Simon Schama just can’t stop going on about religion and the extra-special Jewish feel for beauty that has, to his mind, kept Judaism vibrant and intact through the ages.
By Harvey Blume
On Simon Schama and his Story of the Jews, the first episode of which has just aired on public television.
Good show. Interesting. Compelling. But two Jews three or four synagogue/shuls, as they say. So I’d like to nudge Professor Schama a bit, or at least make note of the shul he belongs to and the one he wouldn’t go into, as an old joke has it, even if you paid him.
Schama just can’t stop going on about religion and the extra-special Jewish feel for beauty that has, to his mind, kept Judaism vibrant and intact through the ages.
But, coming from a different shul (if any) as I do, let me suggest ways in which Schama misses or dodges ways of looking at the material that indicate another story, a story that stresses how Jews pioneered secular or proto-secular ways of being that did not exclude, that, on the contrary, opened the way for, new ways of being and of being Jewish, and that were, relatively, shul-free.
For example, though Schama touches on him, as he must, he manages to overlook what was likely Titus Flavius Josephus’s most distinctive act.
Josephus was a high born member of the priestly caste, the Sadducees, and initially joined in the uprising against Roman rule that culminated in the siege and reduction of Jerusalem in 70 CE by Roman legions.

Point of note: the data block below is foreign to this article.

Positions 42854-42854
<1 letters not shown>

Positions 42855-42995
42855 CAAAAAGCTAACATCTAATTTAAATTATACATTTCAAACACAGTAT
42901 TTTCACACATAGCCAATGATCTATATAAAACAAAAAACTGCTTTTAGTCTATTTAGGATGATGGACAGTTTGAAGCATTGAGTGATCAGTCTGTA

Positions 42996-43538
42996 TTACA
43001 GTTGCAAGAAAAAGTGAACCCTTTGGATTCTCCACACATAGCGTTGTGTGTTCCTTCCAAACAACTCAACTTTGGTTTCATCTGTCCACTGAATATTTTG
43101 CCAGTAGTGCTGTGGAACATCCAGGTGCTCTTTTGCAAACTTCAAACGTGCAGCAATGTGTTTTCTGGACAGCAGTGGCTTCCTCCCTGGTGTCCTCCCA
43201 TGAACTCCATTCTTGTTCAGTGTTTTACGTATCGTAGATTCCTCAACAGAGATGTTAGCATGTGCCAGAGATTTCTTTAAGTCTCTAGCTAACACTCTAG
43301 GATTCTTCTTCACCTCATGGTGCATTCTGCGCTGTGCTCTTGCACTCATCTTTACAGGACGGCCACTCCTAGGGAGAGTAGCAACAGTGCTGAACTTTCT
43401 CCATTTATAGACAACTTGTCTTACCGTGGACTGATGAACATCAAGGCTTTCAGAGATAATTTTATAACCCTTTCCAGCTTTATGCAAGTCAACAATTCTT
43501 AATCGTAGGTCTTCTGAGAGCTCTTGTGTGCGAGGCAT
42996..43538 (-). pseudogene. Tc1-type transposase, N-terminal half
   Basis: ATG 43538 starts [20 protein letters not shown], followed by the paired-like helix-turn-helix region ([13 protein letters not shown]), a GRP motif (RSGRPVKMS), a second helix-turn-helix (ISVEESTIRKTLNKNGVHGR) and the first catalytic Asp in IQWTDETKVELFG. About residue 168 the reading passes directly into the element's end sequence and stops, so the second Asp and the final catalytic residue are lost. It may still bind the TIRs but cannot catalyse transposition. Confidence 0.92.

Yes, Josephus wrote a history of the Jews, and a chronicle of the Jewish War.
It’s peculiar and problematic that Josephus’s The Jewish War provides the only Jewish testimony, besides Talmudic recaps, set down hundreds of years later, and worth next to nothing in terms of historiography, about what happened in that war. It was a war being waged by the People of the Book. And yet, minus, Josephus, there were no contemporary Jewish books about it.
An irresistible subject, it would seem. Wish Schama had addressed it
And Schama makes no mention of the fact that Josephus made a speech outside the gates of Jerusalem urging the rebels to forgo the rising against Rome. To challenge Roman military he argued, could not but culminate in national suicide.
Insofar as Jewish life had been centered in Judea, with its capital in Jerusalem, Josephus was of course correct. Faced with the Jewish Revolt, Roman legions did what they always did, what they were trained to do, what made them Roman, what made Rome Rome. They laid seige and slaughtered their opponents.
For Jews, the defeat was the starting staring point of Galut — Exile, Diaspora.
In urging this surrender, was Josephus a turncoat, as Jewish tradition has it, or someone sufficiently cosmopolitan, sufficiently apprised of the broader world, its possibilities and likelihoods, its ways of thinking, with which the Zealots wished to have minimal contact, to advise a different course?